The biotechnology industry may soon be the cornerstone industry of Florida's future economic growth. The economic impact of having a world-renowned biomedical research institute (Scripps) in the state is predicted to be $3.2 billion, and generate 30-50,000 jobs, diversifying Florida's economy beyond tourism.

D. Ideas for Implementation.
1)Curricular reform:
Restructure core biology courses to incorporate multiple levels of biological organization (molecular/cellular, organismal, ecological) within each course.

Provide an encounter with cross-disciplinary approaches relevant to the study of life from the social and behavioral sciences (e.g., medical anthropology, animal behavior, bio-psychology, sociology of human health).

As much as possible, teach quantitative (math, computer) and physical science (chemistry, physics) principles in the context of solving biological problems (e.g., bioinformatics, biomechanics, statistics and modeling of biological systems).

Require at least a semester of experiential learning in a lab (on or off campus), field station, clinic, biotech company, public health sector, conservation organization, etc.

Offer interdisciplinary seminars in all four years that train competent and responsible scientists and communicators (e.g. bioethics; communication; academic survivorship).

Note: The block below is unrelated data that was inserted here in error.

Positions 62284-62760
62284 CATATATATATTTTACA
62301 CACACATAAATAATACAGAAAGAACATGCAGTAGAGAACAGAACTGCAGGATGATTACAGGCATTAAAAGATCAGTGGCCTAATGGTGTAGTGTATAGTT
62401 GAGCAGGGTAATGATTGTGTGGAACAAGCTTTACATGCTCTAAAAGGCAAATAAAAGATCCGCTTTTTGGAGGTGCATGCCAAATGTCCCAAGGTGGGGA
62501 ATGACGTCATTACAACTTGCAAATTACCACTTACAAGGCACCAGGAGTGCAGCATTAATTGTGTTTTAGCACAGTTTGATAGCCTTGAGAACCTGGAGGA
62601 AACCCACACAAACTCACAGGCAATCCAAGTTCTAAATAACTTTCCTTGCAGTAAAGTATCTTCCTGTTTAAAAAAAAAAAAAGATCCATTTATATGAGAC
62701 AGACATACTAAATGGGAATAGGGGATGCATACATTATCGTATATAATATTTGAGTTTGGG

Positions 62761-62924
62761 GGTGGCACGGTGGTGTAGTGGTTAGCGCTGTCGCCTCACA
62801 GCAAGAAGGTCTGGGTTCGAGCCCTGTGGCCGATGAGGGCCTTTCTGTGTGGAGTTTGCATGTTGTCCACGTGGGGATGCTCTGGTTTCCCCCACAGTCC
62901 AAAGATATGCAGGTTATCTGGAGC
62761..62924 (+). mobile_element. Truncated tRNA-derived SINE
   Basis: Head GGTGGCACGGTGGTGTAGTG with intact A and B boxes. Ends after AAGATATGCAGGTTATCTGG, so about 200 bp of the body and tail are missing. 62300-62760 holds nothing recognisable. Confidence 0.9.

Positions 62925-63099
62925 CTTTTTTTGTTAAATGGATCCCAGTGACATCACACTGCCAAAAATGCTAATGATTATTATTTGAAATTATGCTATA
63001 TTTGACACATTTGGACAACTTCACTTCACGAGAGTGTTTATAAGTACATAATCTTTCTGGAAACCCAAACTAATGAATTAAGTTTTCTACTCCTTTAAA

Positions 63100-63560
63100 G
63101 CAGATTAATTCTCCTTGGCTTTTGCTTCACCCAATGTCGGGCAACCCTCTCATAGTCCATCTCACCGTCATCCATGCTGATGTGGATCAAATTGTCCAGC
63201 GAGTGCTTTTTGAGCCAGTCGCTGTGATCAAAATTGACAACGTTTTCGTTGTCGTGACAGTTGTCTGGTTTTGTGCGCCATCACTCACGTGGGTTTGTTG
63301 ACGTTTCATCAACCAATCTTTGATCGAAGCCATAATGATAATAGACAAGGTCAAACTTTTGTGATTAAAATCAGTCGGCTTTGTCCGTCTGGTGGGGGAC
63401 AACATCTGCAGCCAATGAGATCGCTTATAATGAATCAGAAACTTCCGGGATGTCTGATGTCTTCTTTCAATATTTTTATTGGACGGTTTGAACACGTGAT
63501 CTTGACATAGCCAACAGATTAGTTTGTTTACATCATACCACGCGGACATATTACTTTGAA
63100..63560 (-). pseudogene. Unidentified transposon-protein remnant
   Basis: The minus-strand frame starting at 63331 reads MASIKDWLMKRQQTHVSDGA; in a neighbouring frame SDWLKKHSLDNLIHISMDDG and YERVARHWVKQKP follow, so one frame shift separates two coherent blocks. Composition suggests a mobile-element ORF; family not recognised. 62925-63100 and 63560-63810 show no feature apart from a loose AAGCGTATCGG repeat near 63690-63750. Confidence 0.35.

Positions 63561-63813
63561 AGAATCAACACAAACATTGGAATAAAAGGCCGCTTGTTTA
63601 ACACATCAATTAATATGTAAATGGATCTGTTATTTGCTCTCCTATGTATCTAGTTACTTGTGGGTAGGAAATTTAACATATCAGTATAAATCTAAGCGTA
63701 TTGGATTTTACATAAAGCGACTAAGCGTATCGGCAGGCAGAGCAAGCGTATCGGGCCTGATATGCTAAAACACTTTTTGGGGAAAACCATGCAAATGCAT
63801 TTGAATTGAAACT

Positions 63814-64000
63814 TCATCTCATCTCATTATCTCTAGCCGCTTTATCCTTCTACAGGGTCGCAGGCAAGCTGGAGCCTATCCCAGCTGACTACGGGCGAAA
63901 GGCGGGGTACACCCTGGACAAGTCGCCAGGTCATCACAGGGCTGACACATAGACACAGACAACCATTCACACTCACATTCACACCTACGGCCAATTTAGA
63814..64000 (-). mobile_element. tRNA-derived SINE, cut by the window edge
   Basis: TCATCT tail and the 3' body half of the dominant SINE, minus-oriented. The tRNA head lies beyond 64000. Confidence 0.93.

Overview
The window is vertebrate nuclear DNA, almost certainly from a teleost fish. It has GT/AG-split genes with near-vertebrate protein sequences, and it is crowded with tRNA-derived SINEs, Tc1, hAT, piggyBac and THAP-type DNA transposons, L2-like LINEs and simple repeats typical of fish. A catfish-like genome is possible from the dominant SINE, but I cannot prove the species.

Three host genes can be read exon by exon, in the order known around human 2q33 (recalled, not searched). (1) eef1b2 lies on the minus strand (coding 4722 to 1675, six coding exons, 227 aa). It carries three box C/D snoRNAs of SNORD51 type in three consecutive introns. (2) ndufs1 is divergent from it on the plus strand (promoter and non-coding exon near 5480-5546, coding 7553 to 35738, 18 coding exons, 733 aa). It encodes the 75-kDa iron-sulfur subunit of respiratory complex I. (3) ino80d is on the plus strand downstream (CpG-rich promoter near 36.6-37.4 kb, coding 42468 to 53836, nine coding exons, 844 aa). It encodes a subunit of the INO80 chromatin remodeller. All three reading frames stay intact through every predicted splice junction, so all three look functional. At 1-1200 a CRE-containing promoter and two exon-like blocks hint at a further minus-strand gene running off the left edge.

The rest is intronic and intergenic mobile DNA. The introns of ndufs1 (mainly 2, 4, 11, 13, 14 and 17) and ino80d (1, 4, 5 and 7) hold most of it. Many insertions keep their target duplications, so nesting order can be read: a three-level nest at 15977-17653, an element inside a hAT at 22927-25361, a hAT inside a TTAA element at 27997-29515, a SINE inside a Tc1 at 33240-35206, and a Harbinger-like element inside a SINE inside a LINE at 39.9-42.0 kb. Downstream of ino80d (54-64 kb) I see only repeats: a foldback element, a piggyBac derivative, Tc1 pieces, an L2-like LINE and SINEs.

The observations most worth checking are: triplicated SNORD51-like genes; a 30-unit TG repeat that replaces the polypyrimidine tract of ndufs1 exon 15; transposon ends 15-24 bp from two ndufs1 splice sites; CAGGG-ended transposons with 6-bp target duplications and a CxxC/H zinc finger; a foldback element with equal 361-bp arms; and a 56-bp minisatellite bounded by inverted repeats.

2) Offer an Integrative Biology track for students interested in understanding biological systems (e.g. whole organisms and their behavior, ecosystems). This track would involve multi-disciplinary electives in the study of life, from physiology to anthropology, from genetics to psychology, for a broad-based foundation. This track would be appropriate for students interested in:
  • health related professions (pre-med, pre-vet, public health);
  • allied careers in human biology (psychology, forensics, social science, political science, law);
  • environmental studies, ecological sustainability;
  • graduate study in subdisciplines such as ecology, behavior or evolution.
3) Offer a Biomedical science track for students interested in the molecular, cellular and genetic basis of life and disease. This track would involve electives in biomedically-oriented topics such as microbiology and immunology, and would be appropriate for students interested in:
  • health related professions (pre-med, pre-vet, public health);
  • careers in the biotechnology or pharmaceutical industry;
  • graduate study in biomedical science fields (e.g. genetics or cancer biology).
  • 4) Expand NAS general education offerings on Science and Society issues (e.g., Preserving the Ecosystems of Florida, Health and the Human Genome). In addition, attract local, state or national experts to give campus-wide lectures for general audiences on recent breakthroughs or timely topics in integrative biology or biomedical science.